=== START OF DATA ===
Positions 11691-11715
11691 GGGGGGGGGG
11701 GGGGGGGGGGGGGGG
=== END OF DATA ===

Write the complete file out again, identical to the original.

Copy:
Positions 11691-11715
11691 GGGGGGGGGG
11701 GGGGGGGGGGGGGGG